Supreme Court allows Indira Jaising to file note on expanding access to video streaming of court proceedings

Jaising will file a comprehensive note before the Supreme Court’s Secretary-General on the issues of publishing links to video conferences of court hearings on the court registry’s cause list, live-streaming of matters of public importance, and creating audio transcripts of court proceedings.


THE Supreme Court on Monday granted liberty to senior advocate Indira Jaising to file a comprehensive note before the Secretary-General of the court on the issue of providing hyperlinks of video conferences of court hearings on the cause list published by the court registry every day, the live streaming of matters which are of great public importance but not being heard by Constitution benches of the court, and audio transcripts of court proceedings.

A bench comprising Chief Justice of India (‘CJI’) Dr. D.Y. Chandrachud and Justices P.S. Narasimha and J.B. Pardiwala passed the order to this effect while disposing of the application filed by Jaising.

On November 25, the Supreme Court directed its registry to look into the suggestion made by Jaising urging the court to share links to video conferencing of court hearings on the cause list published by the court registry every day.

When the matter came up for hearing this morning, Jaising submitted that a report should be called from the registry on the suggestion that the court recorded in its November 25 order.

Jaising also argued that as per the Supreme Court’s 2018 judgment on live streaming, only matters which are being heard by Constitution benches are being live-streamed. She submitted that there are matters such as the validity of the marital rape exception, which is pending before a three-judge bench, that should also be live streamed, having regard to the importance of the matter involved. CJI Dr. Chandrachud said he would consider it.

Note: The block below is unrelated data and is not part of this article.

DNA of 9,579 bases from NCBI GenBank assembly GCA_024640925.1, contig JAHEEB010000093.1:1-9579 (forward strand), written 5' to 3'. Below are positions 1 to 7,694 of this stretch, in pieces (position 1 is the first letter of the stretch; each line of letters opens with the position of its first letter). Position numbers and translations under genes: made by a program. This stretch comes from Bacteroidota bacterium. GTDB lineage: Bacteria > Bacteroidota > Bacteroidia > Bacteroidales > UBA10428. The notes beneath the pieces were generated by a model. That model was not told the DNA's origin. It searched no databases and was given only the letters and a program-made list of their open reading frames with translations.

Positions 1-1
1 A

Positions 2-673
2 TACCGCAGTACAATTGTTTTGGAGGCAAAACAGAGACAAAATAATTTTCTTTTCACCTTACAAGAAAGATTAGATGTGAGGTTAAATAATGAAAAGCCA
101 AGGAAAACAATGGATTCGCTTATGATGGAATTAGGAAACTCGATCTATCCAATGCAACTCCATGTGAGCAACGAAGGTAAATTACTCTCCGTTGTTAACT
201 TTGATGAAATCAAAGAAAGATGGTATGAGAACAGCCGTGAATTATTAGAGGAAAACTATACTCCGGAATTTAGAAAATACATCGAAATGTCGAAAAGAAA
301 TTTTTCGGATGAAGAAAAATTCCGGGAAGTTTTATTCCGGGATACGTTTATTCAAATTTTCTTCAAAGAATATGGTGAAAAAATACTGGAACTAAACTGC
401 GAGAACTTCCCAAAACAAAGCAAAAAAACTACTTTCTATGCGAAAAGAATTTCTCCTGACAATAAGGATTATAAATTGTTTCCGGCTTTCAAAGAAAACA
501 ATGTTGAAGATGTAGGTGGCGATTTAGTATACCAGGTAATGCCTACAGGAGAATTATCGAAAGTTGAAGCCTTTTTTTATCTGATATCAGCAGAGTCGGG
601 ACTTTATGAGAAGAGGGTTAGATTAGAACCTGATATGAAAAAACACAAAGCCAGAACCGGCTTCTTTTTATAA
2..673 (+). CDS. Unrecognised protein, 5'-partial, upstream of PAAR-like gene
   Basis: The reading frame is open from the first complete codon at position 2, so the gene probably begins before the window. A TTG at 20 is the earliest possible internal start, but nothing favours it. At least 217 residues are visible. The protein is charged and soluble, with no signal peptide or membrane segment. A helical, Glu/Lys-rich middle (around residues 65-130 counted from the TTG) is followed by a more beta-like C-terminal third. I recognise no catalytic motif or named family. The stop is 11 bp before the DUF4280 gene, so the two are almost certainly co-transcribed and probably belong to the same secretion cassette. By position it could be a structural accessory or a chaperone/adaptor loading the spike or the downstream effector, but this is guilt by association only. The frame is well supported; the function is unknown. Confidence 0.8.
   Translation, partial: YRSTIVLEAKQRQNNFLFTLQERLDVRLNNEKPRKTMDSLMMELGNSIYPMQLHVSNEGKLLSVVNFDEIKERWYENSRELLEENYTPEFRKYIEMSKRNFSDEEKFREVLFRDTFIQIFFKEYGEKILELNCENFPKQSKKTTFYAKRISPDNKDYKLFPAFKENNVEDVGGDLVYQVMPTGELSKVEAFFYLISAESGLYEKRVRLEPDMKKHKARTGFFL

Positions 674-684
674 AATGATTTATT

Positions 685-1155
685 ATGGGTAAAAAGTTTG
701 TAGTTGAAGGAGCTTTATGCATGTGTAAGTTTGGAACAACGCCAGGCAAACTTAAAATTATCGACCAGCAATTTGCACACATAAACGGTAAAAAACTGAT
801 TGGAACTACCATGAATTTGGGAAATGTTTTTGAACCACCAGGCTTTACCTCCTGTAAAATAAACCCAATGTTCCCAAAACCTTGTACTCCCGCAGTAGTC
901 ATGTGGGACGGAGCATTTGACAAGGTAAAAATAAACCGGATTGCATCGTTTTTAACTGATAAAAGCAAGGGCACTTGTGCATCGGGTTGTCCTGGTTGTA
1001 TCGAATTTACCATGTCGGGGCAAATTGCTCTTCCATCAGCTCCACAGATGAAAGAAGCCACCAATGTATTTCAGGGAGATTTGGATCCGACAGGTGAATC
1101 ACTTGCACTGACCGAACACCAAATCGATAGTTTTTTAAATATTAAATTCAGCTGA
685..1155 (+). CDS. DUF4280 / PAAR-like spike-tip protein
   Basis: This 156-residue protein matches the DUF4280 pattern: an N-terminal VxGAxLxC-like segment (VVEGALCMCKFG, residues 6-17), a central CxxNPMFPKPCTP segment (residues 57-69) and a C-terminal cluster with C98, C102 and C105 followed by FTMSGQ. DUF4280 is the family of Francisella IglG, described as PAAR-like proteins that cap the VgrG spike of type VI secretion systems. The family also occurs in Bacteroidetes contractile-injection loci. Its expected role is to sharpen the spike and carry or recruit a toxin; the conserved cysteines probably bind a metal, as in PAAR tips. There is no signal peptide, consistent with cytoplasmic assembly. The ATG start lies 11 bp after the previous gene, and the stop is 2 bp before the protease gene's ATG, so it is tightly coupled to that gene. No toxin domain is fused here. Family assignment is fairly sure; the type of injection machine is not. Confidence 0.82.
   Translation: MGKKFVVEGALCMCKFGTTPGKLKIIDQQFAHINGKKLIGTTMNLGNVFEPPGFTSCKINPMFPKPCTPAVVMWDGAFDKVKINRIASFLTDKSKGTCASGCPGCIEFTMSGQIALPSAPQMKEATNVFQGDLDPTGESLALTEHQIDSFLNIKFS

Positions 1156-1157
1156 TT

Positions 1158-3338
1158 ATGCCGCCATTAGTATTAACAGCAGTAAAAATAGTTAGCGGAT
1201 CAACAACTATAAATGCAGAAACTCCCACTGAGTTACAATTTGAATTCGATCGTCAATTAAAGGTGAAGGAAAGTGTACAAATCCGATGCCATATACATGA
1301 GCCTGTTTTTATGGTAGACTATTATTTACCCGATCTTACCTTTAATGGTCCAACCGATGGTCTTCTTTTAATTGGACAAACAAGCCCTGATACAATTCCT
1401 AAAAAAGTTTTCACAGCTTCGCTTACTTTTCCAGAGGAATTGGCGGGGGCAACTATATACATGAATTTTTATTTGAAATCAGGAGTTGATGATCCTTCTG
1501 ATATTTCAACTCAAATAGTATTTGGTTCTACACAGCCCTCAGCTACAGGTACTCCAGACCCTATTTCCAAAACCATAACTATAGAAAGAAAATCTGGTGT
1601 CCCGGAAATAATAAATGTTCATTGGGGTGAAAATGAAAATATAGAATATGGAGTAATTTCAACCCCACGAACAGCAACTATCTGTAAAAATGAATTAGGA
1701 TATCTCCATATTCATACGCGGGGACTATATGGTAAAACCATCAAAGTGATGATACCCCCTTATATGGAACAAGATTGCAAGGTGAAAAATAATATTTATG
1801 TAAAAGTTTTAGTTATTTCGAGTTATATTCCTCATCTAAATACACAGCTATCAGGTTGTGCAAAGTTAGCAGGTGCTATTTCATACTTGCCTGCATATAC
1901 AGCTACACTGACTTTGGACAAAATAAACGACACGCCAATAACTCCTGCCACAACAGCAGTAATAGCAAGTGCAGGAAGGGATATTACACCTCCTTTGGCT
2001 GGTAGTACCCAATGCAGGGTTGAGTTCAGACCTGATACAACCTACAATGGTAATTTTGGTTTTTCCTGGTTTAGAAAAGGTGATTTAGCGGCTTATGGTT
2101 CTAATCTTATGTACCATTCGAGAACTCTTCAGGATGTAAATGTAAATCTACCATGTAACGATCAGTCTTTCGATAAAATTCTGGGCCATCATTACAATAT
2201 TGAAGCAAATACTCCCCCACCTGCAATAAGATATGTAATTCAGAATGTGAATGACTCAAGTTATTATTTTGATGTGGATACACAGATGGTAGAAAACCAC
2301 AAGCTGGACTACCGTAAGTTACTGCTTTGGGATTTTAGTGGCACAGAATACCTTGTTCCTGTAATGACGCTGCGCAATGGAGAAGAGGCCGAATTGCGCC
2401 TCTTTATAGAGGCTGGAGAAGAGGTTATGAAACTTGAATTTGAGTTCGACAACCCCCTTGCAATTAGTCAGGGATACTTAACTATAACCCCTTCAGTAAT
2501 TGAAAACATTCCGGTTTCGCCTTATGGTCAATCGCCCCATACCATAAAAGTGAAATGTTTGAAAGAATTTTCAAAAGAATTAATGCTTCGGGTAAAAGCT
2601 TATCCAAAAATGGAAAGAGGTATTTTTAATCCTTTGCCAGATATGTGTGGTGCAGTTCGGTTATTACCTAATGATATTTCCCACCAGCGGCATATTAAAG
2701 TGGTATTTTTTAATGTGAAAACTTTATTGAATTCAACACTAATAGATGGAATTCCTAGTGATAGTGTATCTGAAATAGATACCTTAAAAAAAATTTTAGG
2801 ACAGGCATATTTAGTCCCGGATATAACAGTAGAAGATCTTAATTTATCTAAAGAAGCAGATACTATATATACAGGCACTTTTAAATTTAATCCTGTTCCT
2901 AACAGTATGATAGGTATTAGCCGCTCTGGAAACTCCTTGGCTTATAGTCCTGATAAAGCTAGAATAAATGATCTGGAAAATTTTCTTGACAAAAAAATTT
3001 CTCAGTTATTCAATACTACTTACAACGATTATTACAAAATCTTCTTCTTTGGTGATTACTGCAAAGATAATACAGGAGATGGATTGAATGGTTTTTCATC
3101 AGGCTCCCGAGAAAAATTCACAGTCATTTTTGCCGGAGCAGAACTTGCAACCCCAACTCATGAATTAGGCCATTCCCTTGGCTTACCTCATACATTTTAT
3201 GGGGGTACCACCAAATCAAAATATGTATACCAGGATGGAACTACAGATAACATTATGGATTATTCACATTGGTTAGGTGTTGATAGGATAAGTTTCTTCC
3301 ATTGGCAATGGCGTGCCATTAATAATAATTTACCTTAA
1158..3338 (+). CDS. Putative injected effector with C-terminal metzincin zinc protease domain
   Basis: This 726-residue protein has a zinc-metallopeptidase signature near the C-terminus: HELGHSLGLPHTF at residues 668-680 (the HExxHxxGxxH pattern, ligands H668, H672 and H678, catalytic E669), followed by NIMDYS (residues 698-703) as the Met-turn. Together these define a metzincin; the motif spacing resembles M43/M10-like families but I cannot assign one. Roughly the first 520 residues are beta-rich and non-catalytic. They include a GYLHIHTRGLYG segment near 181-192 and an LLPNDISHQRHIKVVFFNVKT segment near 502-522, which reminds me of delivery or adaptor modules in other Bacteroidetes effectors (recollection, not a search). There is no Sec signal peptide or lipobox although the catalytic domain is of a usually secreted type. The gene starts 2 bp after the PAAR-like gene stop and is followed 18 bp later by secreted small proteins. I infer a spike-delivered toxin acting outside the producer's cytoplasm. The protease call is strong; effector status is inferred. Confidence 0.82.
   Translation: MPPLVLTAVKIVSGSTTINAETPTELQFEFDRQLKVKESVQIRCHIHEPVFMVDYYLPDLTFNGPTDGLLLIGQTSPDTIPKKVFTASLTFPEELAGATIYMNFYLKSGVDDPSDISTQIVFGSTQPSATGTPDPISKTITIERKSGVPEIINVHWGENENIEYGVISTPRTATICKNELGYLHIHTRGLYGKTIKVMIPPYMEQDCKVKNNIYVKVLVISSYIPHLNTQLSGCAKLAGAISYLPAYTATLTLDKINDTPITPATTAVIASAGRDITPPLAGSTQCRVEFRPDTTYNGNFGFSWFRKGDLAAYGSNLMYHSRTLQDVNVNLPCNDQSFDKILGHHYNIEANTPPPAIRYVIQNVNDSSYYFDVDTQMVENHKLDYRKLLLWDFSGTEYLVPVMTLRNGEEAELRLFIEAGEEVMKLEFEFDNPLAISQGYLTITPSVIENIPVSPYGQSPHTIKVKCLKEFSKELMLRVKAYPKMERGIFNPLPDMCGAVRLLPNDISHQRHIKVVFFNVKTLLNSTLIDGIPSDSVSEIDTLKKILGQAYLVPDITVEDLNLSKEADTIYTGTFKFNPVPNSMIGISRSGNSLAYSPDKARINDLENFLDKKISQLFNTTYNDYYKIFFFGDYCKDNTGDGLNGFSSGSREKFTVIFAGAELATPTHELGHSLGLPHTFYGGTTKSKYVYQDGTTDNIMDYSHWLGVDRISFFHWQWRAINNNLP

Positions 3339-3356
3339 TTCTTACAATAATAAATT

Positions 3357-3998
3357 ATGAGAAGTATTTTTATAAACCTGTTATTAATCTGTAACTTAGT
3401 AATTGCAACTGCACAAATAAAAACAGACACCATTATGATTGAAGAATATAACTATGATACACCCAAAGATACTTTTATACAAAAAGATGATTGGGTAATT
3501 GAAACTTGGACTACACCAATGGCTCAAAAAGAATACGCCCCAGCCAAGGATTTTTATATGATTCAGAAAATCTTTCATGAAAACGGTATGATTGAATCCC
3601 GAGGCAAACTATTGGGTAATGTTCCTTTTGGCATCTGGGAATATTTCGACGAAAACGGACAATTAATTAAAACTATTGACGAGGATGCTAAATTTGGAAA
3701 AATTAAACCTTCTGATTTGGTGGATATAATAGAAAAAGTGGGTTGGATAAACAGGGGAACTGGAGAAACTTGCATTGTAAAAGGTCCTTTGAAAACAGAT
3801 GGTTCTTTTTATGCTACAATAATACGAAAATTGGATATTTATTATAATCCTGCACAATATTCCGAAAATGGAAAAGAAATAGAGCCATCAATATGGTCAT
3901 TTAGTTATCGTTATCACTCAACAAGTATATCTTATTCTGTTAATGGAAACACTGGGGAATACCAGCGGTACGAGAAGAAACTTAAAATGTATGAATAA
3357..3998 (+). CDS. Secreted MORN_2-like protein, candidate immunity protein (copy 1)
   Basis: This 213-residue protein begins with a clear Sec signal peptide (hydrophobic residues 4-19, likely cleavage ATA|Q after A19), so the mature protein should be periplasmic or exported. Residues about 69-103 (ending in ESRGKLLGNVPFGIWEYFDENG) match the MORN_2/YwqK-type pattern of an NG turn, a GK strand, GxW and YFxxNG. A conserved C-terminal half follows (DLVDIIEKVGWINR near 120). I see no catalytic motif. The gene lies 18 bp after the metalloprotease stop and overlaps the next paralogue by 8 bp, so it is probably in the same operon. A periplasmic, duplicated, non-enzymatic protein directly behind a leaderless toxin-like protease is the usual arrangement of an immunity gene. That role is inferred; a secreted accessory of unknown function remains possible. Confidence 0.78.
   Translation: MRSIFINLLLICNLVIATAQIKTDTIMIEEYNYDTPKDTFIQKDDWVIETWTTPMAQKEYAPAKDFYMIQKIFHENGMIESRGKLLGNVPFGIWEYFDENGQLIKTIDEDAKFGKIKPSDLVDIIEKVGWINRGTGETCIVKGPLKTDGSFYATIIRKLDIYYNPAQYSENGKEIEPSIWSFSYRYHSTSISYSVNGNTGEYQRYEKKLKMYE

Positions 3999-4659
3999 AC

In 2018, the Supreme Court allowed the live streaming of cases of national importance on a plea filed by Jaising. The court had said that “live streaming of Supreme Court proceedings at least in respect to cases of Constitutional and national importance, having an impact on the public at large or on a large number of people in India, maybe a good beginning.”

However, the decision was not implemented for three years. It was only after Jaising wrote a letter in September last year to the Supreme Court judges, requesting the court to begin live streaming of proceedings of matters of public and constitutional importance, when the full court of the Supreme Court gave a go-ahead to live streaming proceedings of Constitution-bench matters.

Click here to read the order. 

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